In a recent case, the Civil and Administrative Tribunal approved the reinstatement of a practitioner’s registration who had previously had complaints filed against him and had breached conditions put upon his ability to practice.
Background on the practitioner’s registration suspension
The practitioner, who obtained registration in 1995, did not practice from June 2009 to August 2010 because of his struggle with severe depression and anxiety. After complaints were filed against him that he had prescribed drugs irresponsibly in 2009, he consented to the imposition of conditions on his registration which forbid him from prescribing, possessing, supplying, administering, handling or dispensing any of the types of drugs he had mishandled.
He then was found to have prescribed these drugs between May 2011 and April 2012. Provisions were then placed on his registration for added supervision and assessments by a psychiatrist.
In 2015, the Health Care Complaints Commission continued the conditions on his registration, and also required him to be part of a group practice, attend further treatment, join the Royal Australian College of General Practitioners and attend monthly medical education courses. At the time, some of these conditions were deemed critical and if he breached them, his registration could be cancelled.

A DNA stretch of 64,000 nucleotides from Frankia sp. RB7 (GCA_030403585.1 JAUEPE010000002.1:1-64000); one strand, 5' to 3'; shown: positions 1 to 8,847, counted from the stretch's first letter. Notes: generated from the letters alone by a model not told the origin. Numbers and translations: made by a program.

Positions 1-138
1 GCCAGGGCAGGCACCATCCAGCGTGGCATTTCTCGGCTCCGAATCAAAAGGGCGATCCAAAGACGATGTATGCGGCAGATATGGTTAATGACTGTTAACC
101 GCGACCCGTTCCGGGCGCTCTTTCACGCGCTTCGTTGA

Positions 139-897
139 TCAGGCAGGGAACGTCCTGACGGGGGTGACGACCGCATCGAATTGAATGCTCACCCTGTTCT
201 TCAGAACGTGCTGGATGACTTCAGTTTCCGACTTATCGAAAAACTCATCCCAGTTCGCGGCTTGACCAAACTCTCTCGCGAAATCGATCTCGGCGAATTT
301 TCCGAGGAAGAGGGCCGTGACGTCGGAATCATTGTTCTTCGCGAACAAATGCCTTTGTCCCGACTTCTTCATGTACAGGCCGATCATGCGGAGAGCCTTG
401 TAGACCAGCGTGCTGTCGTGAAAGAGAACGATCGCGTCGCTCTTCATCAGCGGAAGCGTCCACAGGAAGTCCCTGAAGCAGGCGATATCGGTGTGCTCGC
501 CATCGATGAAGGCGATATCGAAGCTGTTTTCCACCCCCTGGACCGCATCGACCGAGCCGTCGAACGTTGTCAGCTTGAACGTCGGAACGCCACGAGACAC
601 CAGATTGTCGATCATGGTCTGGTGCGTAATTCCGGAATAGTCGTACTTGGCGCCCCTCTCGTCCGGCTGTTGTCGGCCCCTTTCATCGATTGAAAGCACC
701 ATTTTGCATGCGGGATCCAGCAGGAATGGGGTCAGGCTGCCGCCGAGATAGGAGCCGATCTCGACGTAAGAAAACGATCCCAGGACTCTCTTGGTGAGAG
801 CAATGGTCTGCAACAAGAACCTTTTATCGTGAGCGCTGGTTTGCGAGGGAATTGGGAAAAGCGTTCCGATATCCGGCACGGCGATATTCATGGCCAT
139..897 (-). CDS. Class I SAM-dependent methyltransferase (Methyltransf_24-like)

Then, in December 2016 and January 2017, the practitioner reportedly did not attend the required medical education courses. The practitioner’s registration was then cancelled by the Tribunal, as necessary to comply with the Health Practitioner Regulation National Law.
Since January 2017, the practitioner has complied with attending the required medical education courses. It was stated by the Tribunal that the original breaches were not serious, as the practitioner only had missed two sessions, and the breach did not impact the protection of the public in any way. Because of these conclusions, the Tribunal decided that the practitioner should have the opportunity to seek registration.
A reinstatement order was given in favour of the applicant and the judgement was given that he may be registered in accordance with Part 7 of the Health Practitioner Regulation National Law. The applicant was also ordered to pay the respondent’s costs.
Navigating medical negligence claims can be confusing. Our team of experienced lawyers at Gerard Malouf & Partners Compensation, Medical Negligence & Will Dispute Lawyers can assist you if you feel you are eligible to receive medical negligence compensation. We offer free consultations, so get in touch with us today.